Donald Worster, a pioneer of the field of environmental history, held the Hall Distinguished Professorship Chair in American History at the University of Kansas from 1989 to 2012. He is currently a Professor of World History at Renmin University of China. His books have examined the politics and economics of water in the American West, the life of John Muir, the Dust Bowl of the 1930s, and a range of other subjects.
In Worster’s most recent book, Shrinking the Earth: The Rise and Decline of American Abundance (Oxford University Press, he shows how the great windfall of land, resources, and ecological bounty that greeted Europeans when they arrived in the New World five centuries ago dramatically altered the history not only of the Americas but of the entire Earth. He argues convincingly that to the Europeans, the Western Hemisphere was, in practical terms, a “Second Earth.” (Of course, the hemisphere’s inhabitants at the time of Columbus regarded it as their Only Earth, and they would lose it.)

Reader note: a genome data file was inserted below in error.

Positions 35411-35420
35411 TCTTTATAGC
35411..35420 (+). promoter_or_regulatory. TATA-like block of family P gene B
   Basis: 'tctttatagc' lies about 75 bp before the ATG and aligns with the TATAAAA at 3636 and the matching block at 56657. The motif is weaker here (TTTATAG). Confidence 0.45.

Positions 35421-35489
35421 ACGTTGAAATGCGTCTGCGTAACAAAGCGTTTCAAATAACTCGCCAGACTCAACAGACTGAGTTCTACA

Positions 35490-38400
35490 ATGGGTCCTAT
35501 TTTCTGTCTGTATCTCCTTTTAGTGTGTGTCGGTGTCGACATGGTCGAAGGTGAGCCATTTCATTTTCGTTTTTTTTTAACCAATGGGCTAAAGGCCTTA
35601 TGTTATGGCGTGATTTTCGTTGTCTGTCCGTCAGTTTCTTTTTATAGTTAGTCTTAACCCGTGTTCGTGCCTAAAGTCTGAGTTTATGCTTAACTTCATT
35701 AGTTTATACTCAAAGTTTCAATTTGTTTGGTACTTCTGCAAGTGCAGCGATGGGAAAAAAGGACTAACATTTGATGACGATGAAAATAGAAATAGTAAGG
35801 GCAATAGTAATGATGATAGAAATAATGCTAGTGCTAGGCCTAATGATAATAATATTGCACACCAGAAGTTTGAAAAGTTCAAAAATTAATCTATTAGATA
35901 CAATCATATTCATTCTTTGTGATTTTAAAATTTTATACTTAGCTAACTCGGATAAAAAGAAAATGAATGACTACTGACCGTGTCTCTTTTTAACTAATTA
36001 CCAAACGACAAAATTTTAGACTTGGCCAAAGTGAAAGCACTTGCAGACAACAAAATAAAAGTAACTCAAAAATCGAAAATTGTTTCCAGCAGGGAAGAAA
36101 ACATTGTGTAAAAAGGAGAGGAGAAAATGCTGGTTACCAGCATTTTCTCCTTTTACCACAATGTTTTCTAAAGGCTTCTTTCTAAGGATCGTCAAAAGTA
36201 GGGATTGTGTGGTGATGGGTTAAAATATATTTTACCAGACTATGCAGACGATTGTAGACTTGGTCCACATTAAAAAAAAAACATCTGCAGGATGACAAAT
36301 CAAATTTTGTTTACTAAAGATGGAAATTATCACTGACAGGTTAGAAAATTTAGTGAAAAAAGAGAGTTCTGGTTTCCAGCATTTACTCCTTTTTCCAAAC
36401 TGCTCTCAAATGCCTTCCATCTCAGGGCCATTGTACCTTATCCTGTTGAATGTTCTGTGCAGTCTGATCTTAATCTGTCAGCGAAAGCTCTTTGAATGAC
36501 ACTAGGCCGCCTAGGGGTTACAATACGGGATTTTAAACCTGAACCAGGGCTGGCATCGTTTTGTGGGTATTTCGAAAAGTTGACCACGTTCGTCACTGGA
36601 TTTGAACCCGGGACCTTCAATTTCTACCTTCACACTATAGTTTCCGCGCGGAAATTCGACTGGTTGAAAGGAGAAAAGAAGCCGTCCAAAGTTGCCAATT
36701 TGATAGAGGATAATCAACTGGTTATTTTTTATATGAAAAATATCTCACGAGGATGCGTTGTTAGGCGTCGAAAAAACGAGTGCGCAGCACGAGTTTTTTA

Worster argues that U.S.-style capitalism and industrialism were made possible by the Second Earth’s natural abundance and that over the past two centuries, they have deeply depleted the hemisphere’s landscapes and ecosystems. America, Worster writes, is going to have to shift from a culture of abundance to a culture of limits. He covers much other ground as well in the book, in rich detail. I recently asked him about some of that in a May 18 conversation via Internet; he was in Beijing at the time, and I was in Kansas.
Stan Cox: You begin the story 500 years ago as Europe begins exploiting the abundance provided by the Second Earth. You cite the scholar William Prescott Webb, who argued, in your words, that Europe “was jolted out of deep historic ruts of poverty and inequality by the unexpected discovery of faraway resources” from the Americas. That’s at odds with the well-worn story of the Renaissance and Enlightenment, isn’t it?